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Sunday, November 30, 2014

Turkey Broth - Preserving Thanksgiving

For the first time ever, I decided to keep the bits and pieces of unused turkey to make a broth. I have thought about it several times, but always forgot to have my husband save the unused parts.

Basically, I'm about to take all the bits of turkey gristle, bone, and any meaty bits that were not taken off the bones during carving. We had about an 18 pound turkey this year. 

Put all the bones and unused bits into a very large cooking pot.

Add an onion (with peel removed), a few carrots (these do not need to be peeled if they are washed really well-I used 6) and some celery (I used 7).

Cover with water, bring up to a simmer. You do not want to boil this hard, the harder it boils, the cloudier it will get. So just barely bubbling.

It's basically going to be doing this all day or all night. I just put the wooden spoon there for a photo challenge, but I wanted to share it anyways. I kept the lid on during the cooking process to make sure that not too much was let out to evaporate (again, I don't want it to be any cloudier than it has to be).

At the end of the day, I turned off the burner, and removed the pot from the heat. I used a colander in a large bowl to drain off the bits and pieces. I lined the colander with a white kitchen towel (flour sack towel). I returned the broth to the rinsed pot. I let the pot sit all night on the stove top undisturbed. The fat will float to the top as the mixture cools, and you can then remove the excess fat before reheating and canning.

This broth will need to be pressure canned because it is low acid. Since it is liquid and there are NO chunks in this broth, we only need to can for 20 minutes (for pints)!

Due to my elevation, I checked my chart again at the front of my Ball Blue Book.

My weighted canner needs to have the 15 pound weight on top. 

As in previous posts, I had my jars filled with water sitting in my pressure canner (the water keeps them from floating) while the canner was warming up on the stove with no lid on it. This brings the glass up to temperature so that when I put the boiling broth in it, there will be no breakage. I removed the jars when the broth got to a boil, dumped the water down the sink, and put the now-empty jars onto a towel to protect the counter from the heat and the jars from temperature shifts (the counter is so much colder than the jars).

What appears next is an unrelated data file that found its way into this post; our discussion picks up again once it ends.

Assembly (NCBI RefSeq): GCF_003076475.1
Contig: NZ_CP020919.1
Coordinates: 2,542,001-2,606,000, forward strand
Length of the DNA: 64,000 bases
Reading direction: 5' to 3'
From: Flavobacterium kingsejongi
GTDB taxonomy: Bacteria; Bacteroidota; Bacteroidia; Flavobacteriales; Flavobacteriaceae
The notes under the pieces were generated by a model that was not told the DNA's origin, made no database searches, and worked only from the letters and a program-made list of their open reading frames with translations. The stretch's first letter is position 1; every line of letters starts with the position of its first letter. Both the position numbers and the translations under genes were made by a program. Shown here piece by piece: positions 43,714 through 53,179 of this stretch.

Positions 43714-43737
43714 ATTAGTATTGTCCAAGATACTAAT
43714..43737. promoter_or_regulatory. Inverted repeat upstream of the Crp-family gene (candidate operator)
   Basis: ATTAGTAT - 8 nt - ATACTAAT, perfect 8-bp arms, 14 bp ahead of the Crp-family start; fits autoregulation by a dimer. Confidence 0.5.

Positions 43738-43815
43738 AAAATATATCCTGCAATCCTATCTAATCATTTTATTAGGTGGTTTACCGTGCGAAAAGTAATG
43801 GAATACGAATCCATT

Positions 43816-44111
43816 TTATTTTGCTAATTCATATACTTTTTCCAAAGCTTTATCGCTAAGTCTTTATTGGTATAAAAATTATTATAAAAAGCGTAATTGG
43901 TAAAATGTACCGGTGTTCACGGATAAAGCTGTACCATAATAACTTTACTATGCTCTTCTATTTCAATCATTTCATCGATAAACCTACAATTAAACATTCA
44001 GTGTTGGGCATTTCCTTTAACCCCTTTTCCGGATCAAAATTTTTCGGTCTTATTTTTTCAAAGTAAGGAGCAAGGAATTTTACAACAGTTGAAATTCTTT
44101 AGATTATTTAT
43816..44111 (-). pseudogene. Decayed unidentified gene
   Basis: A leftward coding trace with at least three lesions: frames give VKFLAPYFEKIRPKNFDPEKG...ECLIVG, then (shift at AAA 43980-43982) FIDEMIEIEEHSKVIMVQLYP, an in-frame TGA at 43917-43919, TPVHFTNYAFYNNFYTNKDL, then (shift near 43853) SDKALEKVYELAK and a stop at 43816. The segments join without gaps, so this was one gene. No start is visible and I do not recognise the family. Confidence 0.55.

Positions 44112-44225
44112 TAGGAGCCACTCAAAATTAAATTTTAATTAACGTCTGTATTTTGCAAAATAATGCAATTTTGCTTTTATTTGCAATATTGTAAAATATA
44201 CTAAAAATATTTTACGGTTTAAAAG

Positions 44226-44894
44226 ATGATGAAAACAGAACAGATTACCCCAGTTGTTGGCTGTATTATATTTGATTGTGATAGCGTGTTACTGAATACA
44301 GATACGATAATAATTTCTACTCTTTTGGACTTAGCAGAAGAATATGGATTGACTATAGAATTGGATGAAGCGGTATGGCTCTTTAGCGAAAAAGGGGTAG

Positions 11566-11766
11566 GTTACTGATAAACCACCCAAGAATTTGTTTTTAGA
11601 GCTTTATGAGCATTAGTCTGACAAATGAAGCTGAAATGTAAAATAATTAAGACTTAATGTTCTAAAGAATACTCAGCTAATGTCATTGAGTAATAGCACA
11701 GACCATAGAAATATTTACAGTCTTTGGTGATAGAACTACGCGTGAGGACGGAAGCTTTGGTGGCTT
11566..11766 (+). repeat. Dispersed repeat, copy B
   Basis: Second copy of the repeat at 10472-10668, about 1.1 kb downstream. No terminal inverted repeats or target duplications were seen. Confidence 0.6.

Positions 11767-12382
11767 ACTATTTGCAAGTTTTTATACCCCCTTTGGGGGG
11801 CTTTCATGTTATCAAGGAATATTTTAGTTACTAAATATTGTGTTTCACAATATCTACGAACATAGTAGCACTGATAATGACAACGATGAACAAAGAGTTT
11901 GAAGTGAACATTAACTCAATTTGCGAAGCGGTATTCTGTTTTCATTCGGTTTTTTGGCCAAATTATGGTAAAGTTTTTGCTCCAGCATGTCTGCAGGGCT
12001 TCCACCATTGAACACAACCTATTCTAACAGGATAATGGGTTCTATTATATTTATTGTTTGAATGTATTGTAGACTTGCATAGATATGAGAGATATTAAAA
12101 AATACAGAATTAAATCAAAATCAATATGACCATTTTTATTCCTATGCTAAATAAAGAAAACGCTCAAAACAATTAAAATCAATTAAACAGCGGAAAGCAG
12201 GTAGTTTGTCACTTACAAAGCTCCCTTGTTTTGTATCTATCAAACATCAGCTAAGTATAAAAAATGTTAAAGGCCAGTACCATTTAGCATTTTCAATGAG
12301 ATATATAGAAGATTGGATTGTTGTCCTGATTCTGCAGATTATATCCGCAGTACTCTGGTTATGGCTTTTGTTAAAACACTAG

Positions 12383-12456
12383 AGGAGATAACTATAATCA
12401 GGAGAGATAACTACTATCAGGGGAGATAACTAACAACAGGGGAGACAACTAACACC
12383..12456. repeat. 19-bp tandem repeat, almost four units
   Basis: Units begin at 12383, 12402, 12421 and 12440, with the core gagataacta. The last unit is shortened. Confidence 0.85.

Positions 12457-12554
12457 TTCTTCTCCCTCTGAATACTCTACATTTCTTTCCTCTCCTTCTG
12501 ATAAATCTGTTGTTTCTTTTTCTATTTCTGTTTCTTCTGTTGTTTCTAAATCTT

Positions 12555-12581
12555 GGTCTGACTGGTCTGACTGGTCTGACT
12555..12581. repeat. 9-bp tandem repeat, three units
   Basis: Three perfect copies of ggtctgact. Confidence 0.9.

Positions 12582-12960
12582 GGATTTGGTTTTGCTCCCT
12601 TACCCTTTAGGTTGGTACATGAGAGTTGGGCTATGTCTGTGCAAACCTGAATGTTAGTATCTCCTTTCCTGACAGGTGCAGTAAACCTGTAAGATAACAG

Fill the jars to one inch from the top with the broth. Wipe the rims, place on lids (I don't preheat the lids when pressure canning, I just make sure they are clean), add the rings, place in the canner (verify the canner has enough water in it (go by manufacturer's instructions).

It's important to make sure the jars have a tiny bit of wiggle room, don't jam them up against the side trying to fit another in, we want to make sure the steam can get to all sides of the jars so everything heats up nicely.

The most important step in pressure canning is to make sure the stem that holds the weight is clean and clear of debris.

I can see straight through it, so we are all good!

Place the lid on the canner, and lock it into place. Let the pot heat up until there is a steady stream of steam coming out the top (we are evacuating the cold air from the top of the canner). My Presto canner is supposed to exhaust a steady stream for ten minutes. But please check your user manual, as each canner is different, and if done for too long you may boil the canner dry and ruin it, or you may not exhaust enough air.

Once the steam has exhausted for 10 minutes, I place the weights on stem, and wait for it to jiggle slow and steady. Once the weights are jiggling to my liking, I start the timer for 20 minutes. Remember, the weights must jiggle the whole time. If they stop, you must restart the time.

After 20 minutes, I can remove the canner from heat and allow the canner to drop pressure. Remember not to force any pressure out as it can lead to jar breakage, seepage of jar contents, and failed seals.

Once the canner has dropped in pressure, I can safely remove the lid and the jars. Once they have completely cooled, test the seals and remove the rings. Label the contents, and move to storage. 

I have a second batch in right now, two didn't seal on the first batch (I really really despise these newer lids). I got a total of 12 pints off the turkey carcass. And that has to be one of the thriftiest things I have ever done. AND, we get to enjoy our Thanksgiving leftovers for a full year (if they last that long!).

You will notice I didn't add any salt or any herbs. I wanted this broth to be just that, a broth. I can add salt and seasonings later to match whatever dish I'm using the broth in. 

'Til next time,



  1. You're so smart to do that! Homemade broth is the best. :)

    1. I'd been wanting to do it for years, but this was the first year I had the common sense to not throw away the bird! :D

  2. I need to order me some mason jars to try this broth. Thanks